Jo: I am really intrigued by your definition of voice as "having the choice to create silence..." So is voice privilege and vice versa?
"In Praise of Silence,” [Wideman said,] "Silence is proof that the decision to listen or not is ours." So if we hear silence that means we are choosing not to listen (?)…. what I'm getting at here is this idea of choice and how it connects voice and silence.
I've also been thinking a lot about choice in general …a constant question in my mind is, what events or factors led to the vast difference between these two brothers' lives… what role did their own choices and decisions play?
3) on time itself as punishment
Michaela: Wideman…touched on the notion of life going on "on the outside" while incarcerated people seem to be removed from the passing of time….This reminds me of the discussion that we had in Barb's class about time and boredom as a means of punishment….a horribly cruel one….
IV. Can Price, Delpit, Sommers, Grandjeat, even Wideman himself (?) help us make sense of Wideman's memoir?
Delpit: we need to teach all students explicit and implicit rules of power as steps toward more just society;
w/out explicit information about the rules, it feels that there are secrets being kept,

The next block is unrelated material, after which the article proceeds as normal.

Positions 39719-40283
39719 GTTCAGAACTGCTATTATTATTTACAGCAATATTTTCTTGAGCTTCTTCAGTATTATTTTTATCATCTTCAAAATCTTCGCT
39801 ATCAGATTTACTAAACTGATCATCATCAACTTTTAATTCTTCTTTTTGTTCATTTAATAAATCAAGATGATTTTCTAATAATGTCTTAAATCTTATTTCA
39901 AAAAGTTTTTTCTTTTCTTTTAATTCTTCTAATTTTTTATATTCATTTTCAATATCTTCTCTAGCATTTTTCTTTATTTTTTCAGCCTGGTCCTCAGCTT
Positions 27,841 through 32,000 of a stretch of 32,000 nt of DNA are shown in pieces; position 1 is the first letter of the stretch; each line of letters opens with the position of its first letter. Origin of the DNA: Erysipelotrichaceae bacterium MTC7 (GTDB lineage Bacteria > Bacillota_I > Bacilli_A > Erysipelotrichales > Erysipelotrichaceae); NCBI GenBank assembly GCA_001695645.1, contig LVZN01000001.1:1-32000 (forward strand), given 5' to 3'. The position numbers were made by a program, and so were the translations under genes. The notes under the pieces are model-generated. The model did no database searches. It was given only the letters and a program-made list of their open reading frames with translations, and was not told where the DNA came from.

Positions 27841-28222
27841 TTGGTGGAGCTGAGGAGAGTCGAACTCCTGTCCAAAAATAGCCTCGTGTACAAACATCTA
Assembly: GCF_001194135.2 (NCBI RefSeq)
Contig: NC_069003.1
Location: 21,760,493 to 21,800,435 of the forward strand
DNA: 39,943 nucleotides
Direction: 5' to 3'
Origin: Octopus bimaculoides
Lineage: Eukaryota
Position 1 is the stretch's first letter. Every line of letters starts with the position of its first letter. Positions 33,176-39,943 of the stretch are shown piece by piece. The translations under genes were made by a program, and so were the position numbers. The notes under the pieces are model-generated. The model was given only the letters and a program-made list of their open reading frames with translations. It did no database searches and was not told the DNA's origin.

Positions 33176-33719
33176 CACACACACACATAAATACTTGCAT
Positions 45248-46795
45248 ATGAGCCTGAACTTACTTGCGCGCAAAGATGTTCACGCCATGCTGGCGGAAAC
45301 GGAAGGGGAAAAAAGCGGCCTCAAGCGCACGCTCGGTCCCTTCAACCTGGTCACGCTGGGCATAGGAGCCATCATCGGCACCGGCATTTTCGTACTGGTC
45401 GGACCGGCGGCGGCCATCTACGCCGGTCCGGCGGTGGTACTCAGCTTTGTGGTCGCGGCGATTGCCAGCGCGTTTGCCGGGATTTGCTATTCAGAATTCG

there's a strong sense of being cheated/denied access to necessary knowledge;
to act as if power doesn't exist ensures that the status quo remains
honesty preferred: explain the games and their rules
Price: Nor do all rhetors bring an...equivalent sense of what concerns are "reasonable,"
what are "rational" and "appropriate" ways to voice ideas (p. 40).
"Dialogue...is impossible...because...power relations between raced, classed, and gendered
[people] are unjust....all voices...cannot carry equal legitimacy" (Ellsworth, qted. p. 40).
This argument "requires a disorienting shift away from presumptions of tragedy, courage, or brokenness" (p. 4).
Sommers: "the recorded voice was synthesized and processed....our access is limited..."
"Secrecy is a safeguard to freedom."
"Consciously working in a translated, borrowed langauge, those who testify...
understand that none of these codes is sufficient to their revolutionary situation...."
Grandjeat: "one mind can not grasp the mystery of another...this unbridgeable gap ...
ensures my inability to yoke the other to the will of my speech" (p. 687)